Planning for the holidays this season is no longer a marathon, but decidedly a sprint. Thanksgiving steadily dims in our rearview mirrors as Christmas sale signs clamor for our attention at every oncoming turn. We know the drill. Creating survival tactics over the years hones our skills, sharpens our focus and manages our time to maximum potential. By the time Christmas Eve rolls around we will be ready for anything. We will have replacement batteries, extra storehouses of food, sleeping arrangements for surprise guests and bonus supplies of Scotch tape, ribbon and wrapping paper. And plenty of egg nog.

People do still drink egg nog, right?

Things I will be missing this year: my aunt's homemade peanut brittle, my mother's stuffing, the Christmas windows at the old H.C. Prange department store and driving the streets of my hometown after dark to peruse the light displays on neighborhood houses. People in Cincinnati do put up lovely lights too, but at this time of year we are allowed to miss the exact moments and experiences that make our hearts swell and our eyes tear a little with holiday joy.

You see, it is Advent. It is time to prepare for a gift we already know is coming.

Quite the luxury, isn't it? How many times in our lives can we say with certainty that a gift is coming, let alone a gift of such magnitude that its potential is to change our lives each moment of every day we reside here on earth? God's coming into the world to be with us, hand-in-hand, loving us only because we belong to God, offered to us on a silver platter each year as a reminder of how important each and every one of us is to the world. Most of us aren't counting on receiving an inheritance of great material magnitude from our parents after they have passed on, let alone while they are still living. How generous it is of God, then, to share the very kingdom of heaven with us wrapped up in the life of the One we call Jesus of Nazareth, the Messiah.

An old hymn I love asks, how will we receive and welcome our Savior? If we know that someone is coming into our lives, for a visit or a long-term stay, how to we prepare for their arrival and make them feel a part of our household? If we clear space, make room and ask what we can do to make them more comfortable. We open our minds and hearts to what they may need, taking the focus off of our own ideas of what matters or what we think should be happening. We also recognize that adjustments will be necessary, especially if the guest is staying for an extended time. Figuring out mealtimes, laundry and bathroom schedules and what television programs to watch seem trivial only if you haven't lived through their negotiations. Putting someone else first in your own home isn't easy. But what you get back is beyond measure.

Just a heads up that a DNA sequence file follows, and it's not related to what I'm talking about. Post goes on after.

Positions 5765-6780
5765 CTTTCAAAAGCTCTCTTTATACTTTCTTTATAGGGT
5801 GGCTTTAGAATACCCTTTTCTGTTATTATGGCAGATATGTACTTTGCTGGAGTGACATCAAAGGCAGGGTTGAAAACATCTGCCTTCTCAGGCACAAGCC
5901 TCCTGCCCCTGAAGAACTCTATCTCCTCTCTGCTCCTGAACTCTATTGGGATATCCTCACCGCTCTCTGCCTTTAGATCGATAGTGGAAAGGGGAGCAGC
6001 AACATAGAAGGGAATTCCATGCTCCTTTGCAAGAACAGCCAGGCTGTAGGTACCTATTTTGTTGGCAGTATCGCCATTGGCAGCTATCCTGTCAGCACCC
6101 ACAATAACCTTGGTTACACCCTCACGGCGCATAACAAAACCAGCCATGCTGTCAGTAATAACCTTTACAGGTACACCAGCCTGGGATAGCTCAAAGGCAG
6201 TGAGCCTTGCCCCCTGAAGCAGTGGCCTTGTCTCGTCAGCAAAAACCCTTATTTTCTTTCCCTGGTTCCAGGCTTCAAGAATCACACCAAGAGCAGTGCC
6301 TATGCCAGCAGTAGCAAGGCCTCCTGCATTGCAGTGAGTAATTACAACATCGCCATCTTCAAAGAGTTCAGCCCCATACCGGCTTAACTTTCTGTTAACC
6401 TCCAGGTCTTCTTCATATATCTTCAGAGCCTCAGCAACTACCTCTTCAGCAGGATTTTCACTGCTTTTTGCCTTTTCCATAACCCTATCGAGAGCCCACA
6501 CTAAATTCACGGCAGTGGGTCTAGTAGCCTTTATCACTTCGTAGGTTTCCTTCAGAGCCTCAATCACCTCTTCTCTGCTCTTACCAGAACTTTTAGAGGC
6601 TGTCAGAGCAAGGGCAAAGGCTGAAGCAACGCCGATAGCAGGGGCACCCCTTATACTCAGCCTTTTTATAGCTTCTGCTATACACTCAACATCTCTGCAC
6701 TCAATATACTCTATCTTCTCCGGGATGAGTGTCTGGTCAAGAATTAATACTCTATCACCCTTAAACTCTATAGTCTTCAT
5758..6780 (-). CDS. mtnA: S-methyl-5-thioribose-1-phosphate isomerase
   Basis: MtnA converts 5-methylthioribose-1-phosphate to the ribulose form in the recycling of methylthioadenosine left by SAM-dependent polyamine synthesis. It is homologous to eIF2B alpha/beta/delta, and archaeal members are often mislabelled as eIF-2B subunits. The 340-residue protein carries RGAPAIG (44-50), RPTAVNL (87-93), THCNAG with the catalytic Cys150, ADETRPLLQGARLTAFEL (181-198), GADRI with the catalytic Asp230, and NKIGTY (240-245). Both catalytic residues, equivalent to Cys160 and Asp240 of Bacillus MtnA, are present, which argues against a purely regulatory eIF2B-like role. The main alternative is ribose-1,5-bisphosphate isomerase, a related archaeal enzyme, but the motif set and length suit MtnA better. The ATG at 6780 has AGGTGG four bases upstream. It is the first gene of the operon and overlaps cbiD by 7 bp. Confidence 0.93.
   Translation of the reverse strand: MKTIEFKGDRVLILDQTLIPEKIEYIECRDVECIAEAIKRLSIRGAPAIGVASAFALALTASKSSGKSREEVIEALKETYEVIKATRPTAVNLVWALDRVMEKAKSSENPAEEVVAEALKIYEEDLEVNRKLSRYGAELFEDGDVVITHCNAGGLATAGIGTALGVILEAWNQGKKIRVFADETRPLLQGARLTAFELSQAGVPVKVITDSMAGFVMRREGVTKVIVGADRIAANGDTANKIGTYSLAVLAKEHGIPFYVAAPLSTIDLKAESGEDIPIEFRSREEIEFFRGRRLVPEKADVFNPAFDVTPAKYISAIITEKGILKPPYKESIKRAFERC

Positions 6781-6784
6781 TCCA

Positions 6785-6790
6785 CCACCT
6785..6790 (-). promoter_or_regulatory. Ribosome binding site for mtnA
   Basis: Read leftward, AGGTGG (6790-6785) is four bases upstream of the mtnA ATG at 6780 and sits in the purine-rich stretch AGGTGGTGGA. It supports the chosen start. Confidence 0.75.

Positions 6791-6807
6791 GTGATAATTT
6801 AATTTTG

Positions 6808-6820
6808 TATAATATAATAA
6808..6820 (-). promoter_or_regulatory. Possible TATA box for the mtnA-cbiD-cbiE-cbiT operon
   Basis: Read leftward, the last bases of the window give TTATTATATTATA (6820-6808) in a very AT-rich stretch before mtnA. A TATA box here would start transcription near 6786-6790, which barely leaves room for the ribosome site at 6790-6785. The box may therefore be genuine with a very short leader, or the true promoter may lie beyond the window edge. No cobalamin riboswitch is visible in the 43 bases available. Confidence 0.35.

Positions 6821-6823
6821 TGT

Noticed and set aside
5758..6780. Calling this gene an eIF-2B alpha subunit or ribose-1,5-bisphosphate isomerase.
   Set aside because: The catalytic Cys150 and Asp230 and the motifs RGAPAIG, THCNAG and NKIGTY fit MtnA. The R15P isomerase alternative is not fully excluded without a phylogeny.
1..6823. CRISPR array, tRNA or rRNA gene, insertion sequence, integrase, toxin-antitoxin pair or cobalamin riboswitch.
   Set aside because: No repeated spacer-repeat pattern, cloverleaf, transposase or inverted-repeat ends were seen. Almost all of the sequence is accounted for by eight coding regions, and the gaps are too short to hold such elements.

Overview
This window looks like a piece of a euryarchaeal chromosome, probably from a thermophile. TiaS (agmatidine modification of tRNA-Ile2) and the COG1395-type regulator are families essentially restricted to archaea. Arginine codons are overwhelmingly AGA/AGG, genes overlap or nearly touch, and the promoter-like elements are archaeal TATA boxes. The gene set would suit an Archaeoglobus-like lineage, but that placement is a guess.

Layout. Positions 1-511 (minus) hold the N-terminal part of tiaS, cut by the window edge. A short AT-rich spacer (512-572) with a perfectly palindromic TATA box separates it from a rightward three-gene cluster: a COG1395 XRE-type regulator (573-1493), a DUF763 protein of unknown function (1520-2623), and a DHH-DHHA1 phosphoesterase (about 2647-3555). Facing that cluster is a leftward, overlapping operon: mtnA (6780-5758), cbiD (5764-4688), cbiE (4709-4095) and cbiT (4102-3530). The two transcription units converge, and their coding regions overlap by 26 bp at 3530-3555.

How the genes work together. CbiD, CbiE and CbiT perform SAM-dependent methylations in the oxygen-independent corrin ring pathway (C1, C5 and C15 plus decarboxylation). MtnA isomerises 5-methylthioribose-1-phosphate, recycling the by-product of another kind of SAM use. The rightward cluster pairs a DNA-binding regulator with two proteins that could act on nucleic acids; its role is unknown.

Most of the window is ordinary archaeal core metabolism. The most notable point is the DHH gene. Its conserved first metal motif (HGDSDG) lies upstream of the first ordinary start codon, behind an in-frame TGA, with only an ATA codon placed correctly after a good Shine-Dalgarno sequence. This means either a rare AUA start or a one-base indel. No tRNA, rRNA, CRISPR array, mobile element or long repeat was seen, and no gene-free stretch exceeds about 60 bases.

Putting Advent, making room for God With Us, first on your holiday to do list means you are seeking the kingdom of heaven as your inheritance above all else, something Jesus spoke of frequently in his ministry. Now is the time to consider building up treasure in heaven. Now is the time to look at who Jesus showed himself to be in his life on earth.

Jesus made room for a wide variety of people in his life. He mostly hosted those for whom no one else had time, money, patience or even minimal consideration. Convenience rarely entered into how he met or interacted with those coming to him for help, guidance or healing.

But the kingdom of heaven is rarely convenient. The kingdom of heaven makes its own way when we allow God to work through our lives. Messy, inconvenient, distracting, time consuming and tedious though it may be to host this God and this God's kingdom in our lives, what you inherit in return is beyond measure.

Author's Bio: 

The Rev. Cory L. Kemp, a graduate of the University of Wisconsin - Green Bay with a double major in Communication and the Arts and Social Change and Development and a minor in Women's Studies, was ordained into the ministry of the Moravian Church in North America after completing her Master of Divinity degree studies through Moravian Theological Seminary. Over twenty-five years of experience in individual and community ministries gives Rev. Kemp an informed perception about faith, its implications and struggles in everyday life. Rev. Kemp focuses her work on helping people understand their faith and how faith can become transformational in their lives. Bring authentic, meaningful faith into your daily life by visiting and downloading your complimentary copy of the new Special Report, "7 Ways To Bring Authentic, Meaningful Faith Into Your Daily Life."